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Spiritual Pleasures can Replace Drug Addiction


Duke Health News 919-660-1306

DURHAM, N.C. -- You won't find a giraffe swaying to the
melody of Frank Sinatra, nor will a beautiful sunset inspire a
hamster to romance his cage mate. That's because scientists say
the ability to derive pleasure from the world and oneself is a
uniquely human characteristic -- one so ethereal that
describing the pleasure at hand fails to evoke the same delight
in the listener.

Just try going through life without being able to experience
beauty and pleasure first-hand and you'll get a glimpse of what
life can be like for many a drug addict, says Dr. Roy Mathew,
director of the Duke Alcoholism and Addictions Program. Many
former addicts describe themselves to Mathew as having been
incomplete, lacking in a fundamental quality they knew could
make them feel whole. Drugs, they say, replaced the pleasure
they failed to derive from life -- if only temporarily.

It is Mathew's goal to teach addicts how to experience real
pleasure in life, the kind that imparts sustained, long-term
fulfillment: the giddiness of new love, the warmth of cuddling
your baby, the satisfaction of a job well done.

Without that ability, he says, even the high of heroin or
cocaine cannot impart the sense of spiritual fulfillment one
derives from truly satisfying experiences.

"Addicts don't find long-term happiness in drugs," Mathew
says. "Addiction is often the only pleasure they've known. But
once you have experienced real pleasure, the lesser pleasures
derived from drugs lose their appeal."

It's an approach long embraced by recovery groups like
Alcoholics Anonymous, where spiritual pursuits are encouraged
as a way to replace the artificial and fleeting euphoria of
drugs. And while he applauds its merits, Mathew is not content
to dispense spirituality without understanding the mechanisms
that underlie its therapeutic effects.

Drug Research Provides Clues

Finding answers is more of a journey than a destination, he
admits. But along the way, he has gained some valuable insights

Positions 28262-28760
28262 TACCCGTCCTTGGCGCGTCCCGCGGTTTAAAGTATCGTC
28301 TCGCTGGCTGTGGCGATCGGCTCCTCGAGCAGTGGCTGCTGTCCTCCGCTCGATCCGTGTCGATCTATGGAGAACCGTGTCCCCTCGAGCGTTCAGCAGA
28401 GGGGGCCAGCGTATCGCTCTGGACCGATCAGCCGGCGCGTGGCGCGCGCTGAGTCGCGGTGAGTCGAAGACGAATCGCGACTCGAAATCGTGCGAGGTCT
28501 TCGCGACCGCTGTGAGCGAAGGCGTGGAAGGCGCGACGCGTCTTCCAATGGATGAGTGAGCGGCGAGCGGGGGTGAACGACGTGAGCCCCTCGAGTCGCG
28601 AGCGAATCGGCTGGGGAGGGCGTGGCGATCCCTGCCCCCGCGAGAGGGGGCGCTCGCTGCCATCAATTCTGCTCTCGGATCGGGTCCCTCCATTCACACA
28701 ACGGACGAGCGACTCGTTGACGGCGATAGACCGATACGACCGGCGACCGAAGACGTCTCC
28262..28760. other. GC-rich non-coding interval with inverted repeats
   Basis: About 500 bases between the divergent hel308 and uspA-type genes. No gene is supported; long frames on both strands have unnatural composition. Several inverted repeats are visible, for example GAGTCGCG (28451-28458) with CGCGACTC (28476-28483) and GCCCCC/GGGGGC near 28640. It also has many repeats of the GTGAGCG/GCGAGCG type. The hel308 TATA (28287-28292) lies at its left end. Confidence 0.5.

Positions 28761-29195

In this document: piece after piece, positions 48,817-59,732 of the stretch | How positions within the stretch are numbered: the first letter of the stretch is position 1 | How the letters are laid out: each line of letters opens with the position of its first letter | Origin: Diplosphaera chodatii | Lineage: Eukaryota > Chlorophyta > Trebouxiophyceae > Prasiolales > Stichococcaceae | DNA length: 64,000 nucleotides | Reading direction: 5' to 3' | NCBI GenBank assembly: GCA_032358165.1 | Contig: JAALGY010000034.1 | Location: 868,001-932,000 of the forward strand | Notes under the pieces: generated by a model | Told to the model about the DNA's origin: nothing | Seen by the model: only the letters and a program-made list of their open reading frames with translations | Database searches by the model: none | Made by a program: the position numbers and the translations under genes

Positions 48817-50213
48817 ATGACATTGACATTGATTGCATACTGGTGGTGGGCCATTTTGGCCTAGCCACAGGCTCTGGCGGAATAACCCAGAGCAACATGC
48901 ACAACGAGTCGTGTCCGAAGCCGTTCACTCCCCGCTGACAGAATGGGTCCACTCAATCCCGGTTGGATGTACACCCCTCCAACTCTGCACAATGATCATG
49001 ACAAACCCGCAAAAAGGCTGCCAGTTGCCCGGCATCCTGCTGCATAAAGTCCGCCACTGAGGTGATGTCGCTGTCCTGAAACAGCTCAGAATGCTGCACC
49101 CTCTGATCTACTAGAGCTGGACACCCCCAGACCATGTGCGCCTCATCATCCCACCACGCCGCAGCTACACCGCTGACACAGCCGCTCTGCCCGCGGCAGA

into how the brain works. By imaging the brain as it responds
to various experiences and chemicals, Mathew has found that
drugs like marijuana stimulate the very same pleasure centers
in the brain that are stimulated by spiritual experiences, such
as beautiful music or scenery.

Marijuana, for example, increases blood flow in a brain
region called the anterior cingulate, where emotions are turned
into conscious thought. It is in this region where feelings of
altered consciousness and dissociaton arise – experiences
common to both drug users and those who experience a spiritual
epiphany. In the cerebellum, marijuana acts to alter perception
of time and space. Such advances are admittedly incremental,
but Mathew is hoping they'll eventually shed light on a field
whose only hard data is that which the drug user describes.

"Knowing where the pleasure centers are, and how to invoke
them to respond, could give us the answers we need to
understand their craving for drugs," Mathew says.

It is far more complex than targeting a faulty gene or
neurotransmitter, he believes. Genes are only part of the human
equation, in which biochemical and behavioral elements converge
to create the unique perception of self. When the self is
incomplete -- as so many addicts describe -- you can't make it
whole by giving quick-fix remedies, Mathew says.

For example, giving methadone to a heroin addict inhibits
the user's craving for that particular drug but fails to
address his inherent need for pleasure and fulfillment. With
nothing to replace the addict's thirst for pleasure, the person
is likely to continue seeking socially inappropriate means of
pleasure, whether through drugs, gambling, sexual promiscuity
or other behaviors.

Drugs Without Addiction

But what about the individual who uses drugs to enhance an
already pleasurable state without succumbing to destructive
behaviors associated with addiction? Such is one of the many
questions that plague Mathew about the brain's response to
drugs and how the brain experiences the pleasure sensation.

"Fifty percent of drug users do so because they have a
mental disorder like anxiety or depression. The other 50
percent use them because they simply like to – because it feels
good," Mathew says. "Does that mean their baseline personality
is deficient in some way? Or does it mean that person is
unusually inquisitive about other mood states? In other words,
if an important part of life is feeling good, what's wrong with
using a drug that enhances that feeling?"

Mathew theorizes the difference may be in the user's ability
to evoke a spiritual response from within, independent of drug
use. Even though a starlit sky can bring about a spiritual
sense of awe and wonder, the brain should be able to experience
pleasure independent of external cues, independent of the five
senses and the information they bring.

Mathew points to the many cultures around the world that,
for centuries, have used drugs to enhance spiritual or
religious ceremonies, yet in that context, drug use is
considered a spiritual aid rather than a spiritual crutch.

The dichotomy that such varying perspectives on drug use
present are fueling Mathew's search to define pleasure and
impart its therapeutic effects in a holistic setting.

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